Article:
- Condition of blind Chinese legal activist, held under house arrest, has improved, friend says
- Chen Guangcheng's supporters maintain authorities used trumped-up charges to silence him
- Local officials in Chen's village said they could not discuss any aspect of his case
- State media ignores Chen's story but his plight has spread online and outraged many Chinese
The condition of a prominent blind Chinese legal activist, whose nearly 15-months of house arrest and alleged mistreatment by local authorities have drawn international criticism, has slightly improved, a family friend told CNN Wednesday.
"Chen Guangcheng's health has gotten better after his guards allowed our medicine to be delivered and it proved effective in treating his chronic problem of having blood in the stool," said friend and activist He Peirong, from the eastern Chinese city of Nanjing.
Chen, who turned 40 last month, has been confined to his home along with his wife, mother and daughter since he was released from prison in September 2010. A local court had sentenced him to four years in prison for damaging property and disrupting traffic in a protest.
His supporters maintain authorities used trumped-up charges to silence Chen, a self-taught lawyer who rose to fame in the late 1990s thanks to his legal advocacy for what he called victims of abusive practices by China's family-planning officials.
The apparent positive development regarding Chen's health came after activists in China and around the world intensified their campaigns for his freedom in the past few months. Amid rumors of his death, four photos recently surfaced online, showing Chen, his wife and mother smiling and waving goodbye to an unseen guest outside their house.
He Peirong confirmed the photos' authenticity and said they were taken in late October. She also identified a stranger in one of the photos as a guard who had moved into Chen's house to keep a closer eye on the family.
"They looked relaxed because it was right after the authorities allowed his daughter to attend school, promised heating in the house this winter and let his elderly mother go out to buy food accompanied by guards," she explained, saying that growing domestic and international pressure had eventually led officials to making some gesture on Chen's case.
Dozens of plainclothes guards with walkie-talkies, however, continue to watch Chen's house around the clock in the small village of Dongshigu in eastern Shandong Province, according to He Peirong. She added that most family members, including Chen's son who has been living with relatives, are still barred from visiting the house.
CNN contacted local officials in Linyi City, whose jurisdiction includes Chen's village, for comment on the allegations and Chen's condition. They said they could not discuss any aspect of the case.
"Chen is a free man under China's own laws," He Peirong said. "At the very least, he should be allowed to live his life without any hindrance."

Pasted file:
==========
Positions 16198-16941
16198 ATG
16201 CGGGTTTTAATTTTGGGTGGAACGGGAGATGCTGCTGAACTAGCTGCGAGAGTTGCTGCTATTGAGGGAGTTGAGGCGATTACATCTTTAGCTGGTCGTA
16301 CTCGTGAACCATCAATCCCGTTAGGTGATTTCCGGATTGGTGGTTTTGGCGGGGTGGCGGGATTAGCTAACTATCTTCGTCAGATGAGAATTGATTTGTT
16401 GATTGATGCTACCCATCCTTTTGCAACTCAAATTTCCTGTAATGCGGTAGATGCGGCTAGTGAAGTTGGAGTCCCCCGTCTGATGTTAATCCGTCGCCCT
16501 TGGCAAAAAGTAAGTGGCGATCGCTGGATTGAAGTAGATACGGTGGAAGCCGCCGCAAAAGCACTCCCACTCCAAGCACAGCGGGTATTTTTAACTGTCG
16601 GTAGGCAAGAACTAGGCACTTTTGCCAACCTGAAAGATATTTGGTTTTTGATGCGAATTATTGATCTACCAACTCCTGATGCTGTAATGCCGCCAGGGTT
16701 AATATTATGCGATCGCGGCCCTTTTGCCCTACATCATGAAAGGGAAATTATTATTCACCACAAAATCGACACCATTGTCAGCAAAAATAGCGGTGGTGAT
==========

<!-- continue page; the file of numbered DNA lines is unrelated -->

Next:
Other supporters echoed her sentiment Tuesday in Washington as they testified in front of a U.S. Congressional panel.
"The report that Chen is alive and in improved condition should not be a reason to relax efforts on his behalf," said Reggie Littlejohn, whose organization Women's Rights Without Frontiers has been leading a global campaign for Chen's release. "To the contrary, these efforts are having an impact and should intensify until Chen is free."
Early this year, in a video smuggled out of the country by a U.S.-based human rights group, Chen described his dire conditions of being a prisoner in his own home.
"Those people stand at the four corners of my house, spy on my family and monitor what we do," he said. "They installed floodlights and surveillance cameras around my house."
Chen, sporting sunglasses and a black jacket in the video, also said that officials had cut off his phone lines and threatened anyone in the community who attempted to help him. When CNN tried to visit him in February, guards manning checkpoints in the village hurled rocks at us and forced us to retreat.
Chen and his wife were beaten after the video was made public and again when guards found out their attempt to communicate with the outside world, He Peirong and other activists said.
CNN could not independently verify the claims. Local officials declined to comment.
Although state media has largely ignored Chen's story, his plight has spread online and outraged an increasing number of Chinese netizens.
Many joined a "Chen Sunglasses" movement by switching their profile pictures on social media sites to photos of people wearing sunglasses to show their solidarity with Chen.
Other sympathizers, as recently as last weekend, have tried to visit Chen, despite the threat of physical danger. Activists say all attempted visitors have been turned back, often violently, by plainclothes police and local thugs.
"Before we reached village, we were intercepted by about 100 people," a blogger named Liu Li told CNN last month after a failed group effort. "I was surrounded by a dozen of them and they beat me up until I passed out."
When asked about these claims, local officials again declined to comment.
He Peirong, Chen's family friend, says while she is heartened by the rising awareness and activism on Chen's case, she doesn't expect the authorities to soften their approach to his supporters.
"They won't relent," she said. "Because they fear even a single step in that direction may open the floodgates for activists and threaten their rule."